Hong Kong’s domestic helpers keep homes and the economy running, lawmaker Eunice Yung should know that
I was very disappointed to learn that lawmaker Eunice Yung Hoi-yan of the New People’s Party told the Legislative Council that foreign domestic workers “sit, eat and sleep on the ground [as they congregate in public places during holidays], thus affecting the daily lives of the public”.
From taking care of young children to the elderly, we domestic helpers play a silent role in improving the productivity of Hong Kong’s workforce. We are very much a part of the city’s economy, as we handle the cooking, cleaning, sweeping, mopping, washing, ironing and many more such essential tasks in tens of thousands of households in Hong Kong, so that our employers can go to work.
Because we work six days a week for far lower than the statutory minimum wage, many Hong Kong workers are able to pursue their careers to meet the sky-high cost of living; all because Third World countries send an endless supply of helpers to the city. The convenience our contribution brings enables a majority of you to pursue a life beyond your homes.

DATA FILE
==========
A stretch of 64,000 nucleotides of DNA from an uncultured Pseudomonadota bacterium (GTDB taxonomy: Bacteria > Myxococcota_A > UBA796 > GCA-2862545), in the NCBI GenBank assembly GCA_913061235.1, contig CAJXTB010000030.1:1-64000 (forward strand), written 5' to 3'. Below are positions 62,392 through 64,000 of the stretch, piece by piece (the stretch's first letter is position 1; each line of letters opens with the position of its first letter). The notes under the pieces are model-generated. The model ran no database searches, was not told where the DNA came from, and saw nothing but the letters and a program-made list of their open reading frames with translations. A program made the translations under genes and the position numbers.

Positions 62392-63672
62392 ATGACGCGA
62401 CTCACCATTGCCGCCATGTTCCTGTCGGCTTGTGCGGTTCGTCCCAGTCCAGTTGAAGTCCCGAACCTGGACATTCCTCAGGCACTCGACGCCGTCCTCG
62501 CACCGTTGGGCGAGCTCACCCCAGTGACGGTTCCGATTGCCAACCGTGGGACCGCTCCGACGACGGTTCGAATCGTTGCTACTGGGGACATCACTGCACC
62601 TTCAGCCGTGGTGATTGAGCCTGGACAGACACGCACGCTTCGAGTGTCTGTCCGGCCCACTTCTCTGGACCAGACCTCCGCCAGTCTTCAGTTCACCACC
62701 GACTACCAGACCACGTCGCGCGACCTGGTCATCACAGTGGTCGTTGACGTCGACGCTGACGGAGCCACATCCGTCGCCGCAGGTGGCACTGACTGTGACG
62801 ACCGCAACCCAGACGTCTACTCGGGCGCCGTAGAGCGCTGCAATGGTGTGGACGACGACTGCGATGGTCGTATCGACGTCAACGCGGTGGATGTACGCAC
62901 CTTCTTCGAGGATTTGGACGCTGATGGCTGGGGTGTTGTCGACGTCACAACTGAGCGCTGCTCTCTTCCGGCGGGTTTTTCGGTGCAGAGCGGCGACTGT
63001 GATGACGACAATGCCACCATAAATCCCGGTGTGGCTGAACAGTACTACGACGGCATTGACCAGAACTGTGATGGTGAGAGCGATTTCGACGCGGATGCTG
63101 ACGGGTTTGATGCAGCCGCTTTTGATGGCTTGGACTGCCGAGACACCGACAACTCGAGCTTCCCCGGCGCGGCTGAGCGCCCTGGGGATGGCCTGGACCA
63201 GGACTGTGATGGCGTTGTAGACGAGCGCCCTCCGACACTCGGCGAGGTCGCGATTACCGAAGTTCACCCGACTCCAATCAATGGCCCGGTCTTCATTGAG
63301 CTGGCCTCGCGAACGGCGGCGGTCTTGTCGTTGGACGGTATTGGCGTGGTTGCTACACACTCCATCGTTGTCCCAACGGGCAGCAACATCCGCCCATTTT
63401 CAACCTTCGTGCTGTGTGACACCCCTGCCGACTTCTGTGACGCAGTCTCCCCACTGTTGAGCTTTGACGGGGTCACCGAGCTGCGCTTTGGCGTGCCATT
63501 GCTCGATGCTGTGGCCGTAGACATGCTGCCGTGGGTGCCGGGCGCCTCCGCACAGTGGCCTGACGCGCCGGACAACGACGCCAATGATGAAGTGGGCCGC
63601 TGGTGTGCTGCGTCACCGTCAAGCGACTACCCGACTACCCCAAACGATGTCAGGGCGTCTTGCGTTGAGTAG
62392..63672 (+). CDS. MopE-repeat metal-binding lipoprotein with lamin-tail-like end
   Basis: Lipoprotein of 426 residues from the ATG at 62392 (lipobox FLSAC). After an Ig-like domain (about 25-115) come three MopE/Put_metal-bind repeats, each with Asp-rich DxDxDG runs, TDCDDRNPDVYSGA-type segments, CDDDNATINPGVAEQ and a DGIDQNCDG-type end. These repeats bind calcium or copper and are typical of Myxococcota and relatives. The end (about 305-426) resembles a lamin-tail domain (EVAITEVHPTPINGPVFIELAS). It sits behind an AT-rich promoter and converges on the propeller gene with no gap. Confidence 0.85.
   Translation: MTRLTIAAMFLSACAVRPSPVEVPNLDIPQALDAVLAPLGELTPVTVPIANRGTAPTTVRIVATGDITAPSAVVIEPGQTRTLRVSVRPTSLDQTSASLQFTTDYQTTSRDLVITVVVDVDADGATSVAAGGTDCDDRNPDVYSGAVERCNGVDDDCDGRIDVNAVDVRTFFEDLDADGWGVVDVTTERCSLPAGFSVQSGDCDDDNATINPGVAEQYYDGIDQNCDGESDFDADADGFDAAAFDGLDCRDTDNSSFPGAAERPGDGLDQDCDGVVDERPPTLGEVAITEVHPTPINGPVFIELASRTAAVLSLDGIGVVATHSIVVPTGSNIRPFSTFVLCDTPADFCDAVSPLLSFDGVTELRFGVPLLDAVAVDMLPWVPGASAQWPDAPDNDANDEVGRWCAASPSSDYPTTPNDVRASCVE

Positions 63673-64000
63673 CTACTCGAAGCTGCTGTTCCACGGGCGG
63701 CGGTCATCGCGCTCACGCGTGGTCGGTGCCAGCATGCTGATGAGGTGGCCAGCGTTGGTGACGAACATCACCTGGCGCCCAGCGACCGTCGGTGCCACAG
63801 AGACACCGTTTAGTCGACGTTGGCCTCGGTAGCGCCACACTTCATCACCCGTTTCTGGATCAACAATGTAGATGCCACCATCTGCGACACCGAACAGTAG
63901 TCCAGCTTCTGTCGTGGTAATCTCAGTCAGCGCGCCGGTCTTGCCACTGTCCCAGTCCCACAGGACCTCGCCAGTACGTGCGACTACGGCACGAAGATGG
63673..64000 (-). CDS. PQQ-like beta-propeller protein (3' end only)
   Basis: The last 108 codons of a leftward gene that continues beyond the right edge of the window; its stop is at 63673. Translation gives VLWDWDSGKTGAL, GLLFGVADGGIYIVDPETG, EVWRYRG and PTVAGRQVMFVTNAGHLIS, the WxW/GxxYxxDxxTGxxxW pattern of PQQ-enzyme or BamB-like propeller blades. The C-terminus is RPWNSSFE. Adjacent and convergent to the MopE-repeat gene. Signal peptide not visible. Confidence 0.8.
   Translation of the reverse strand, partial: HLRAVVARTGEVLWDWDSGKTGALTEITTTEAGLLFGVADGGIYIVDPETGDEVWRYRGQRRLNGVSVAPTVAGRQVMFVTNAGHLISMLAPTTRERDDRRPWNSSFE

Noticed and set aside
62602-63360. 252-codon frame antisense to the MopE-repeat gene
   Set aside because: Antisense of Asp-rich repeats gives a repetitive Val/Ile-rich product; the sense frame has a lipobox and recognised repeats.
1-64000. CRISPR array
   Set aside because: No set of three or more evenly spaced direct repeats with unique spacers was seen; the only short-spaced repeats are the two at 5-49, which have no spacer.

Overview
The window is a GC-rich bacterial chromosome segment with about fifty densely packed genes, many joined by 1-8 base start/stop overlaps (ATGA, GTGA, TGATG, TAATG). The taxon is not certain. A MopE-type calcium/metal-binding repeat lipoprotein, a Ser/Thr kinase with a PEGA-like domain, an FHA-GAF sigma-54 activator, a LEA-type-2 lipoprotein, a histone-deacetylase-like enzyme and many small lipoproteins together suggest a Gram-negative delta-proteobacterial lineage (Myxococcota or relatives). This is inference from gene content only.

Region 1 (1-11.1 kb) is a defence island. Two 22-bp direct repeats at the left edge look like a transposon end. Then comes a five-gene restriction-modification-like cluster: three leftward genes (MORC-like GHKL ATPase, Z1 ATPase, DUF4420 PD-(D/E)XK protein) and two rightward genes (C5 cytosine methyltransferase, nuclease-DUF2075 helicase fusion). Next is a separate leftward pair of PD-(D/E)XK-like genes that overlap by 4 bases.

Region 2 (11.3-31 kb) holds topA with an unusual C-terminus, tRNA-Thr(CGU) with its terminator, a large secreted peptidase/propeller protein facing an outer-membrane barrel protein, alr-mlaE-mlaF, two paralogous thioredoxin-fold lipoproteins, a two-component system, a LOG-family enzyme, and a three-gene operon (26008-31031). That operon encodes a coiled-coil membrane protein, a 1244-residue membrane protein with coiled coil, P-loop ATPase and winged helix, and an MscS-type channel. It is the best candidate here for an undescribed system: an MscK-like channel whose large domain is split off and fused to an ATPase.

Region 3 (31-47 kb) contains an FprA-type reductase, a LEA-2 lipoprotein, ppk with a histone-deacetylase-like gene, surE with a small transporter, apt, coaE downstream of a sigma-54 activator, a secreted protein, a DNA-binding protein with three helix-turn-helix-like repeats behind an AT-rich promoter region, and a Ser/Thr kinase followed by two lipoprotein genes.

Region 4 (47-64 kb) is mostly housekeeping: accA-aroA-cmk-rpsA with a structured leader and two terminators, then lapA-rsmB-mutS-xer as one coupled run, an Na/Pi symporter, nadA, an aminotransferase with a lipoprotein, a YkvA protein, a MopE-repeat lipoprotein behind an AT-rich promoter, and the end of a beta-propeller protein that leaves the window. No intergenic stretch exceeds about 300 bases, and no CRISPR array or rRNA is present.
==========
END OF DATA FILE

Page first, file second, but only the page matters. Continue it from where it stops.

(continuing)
Meanwhile, employers continue to resist any attempt to increase our wages to a humanely reasonable level, while continuing to keep us chained to slave-like accommodation arrangements.
Instead of fighting for a measurable improvement in our employment rights, Ms Yung opted to belittle powerless domestic workers. We occupy public spaces only because we have nowhere else to go – in the summer’s heat or winter’s cold.
Why don’t legislators suggest places for helpers to rest, open up common areas managed by the Leisure and Cultural Services Department, build shaded areas in parks, open up more schools – so we don’t become an eyesore for you on your holidays? Why not consider live-out options so we can have somewhere to rest, away from the public eye?
Many in Hong Kong must surely see how Ms Yung’s remark blights the city’s reputation, going against its claims to be “Asia’s world city”.
We, the Muslim Filipino Association of Hong Kong, urge the Hong Kong government to not only remind legislators such as Ms Yung to rethink their stance, but also to actually implement programmes that would ease our plight.
Sharifa Agdigos, chairperson, Muslim Filipino Association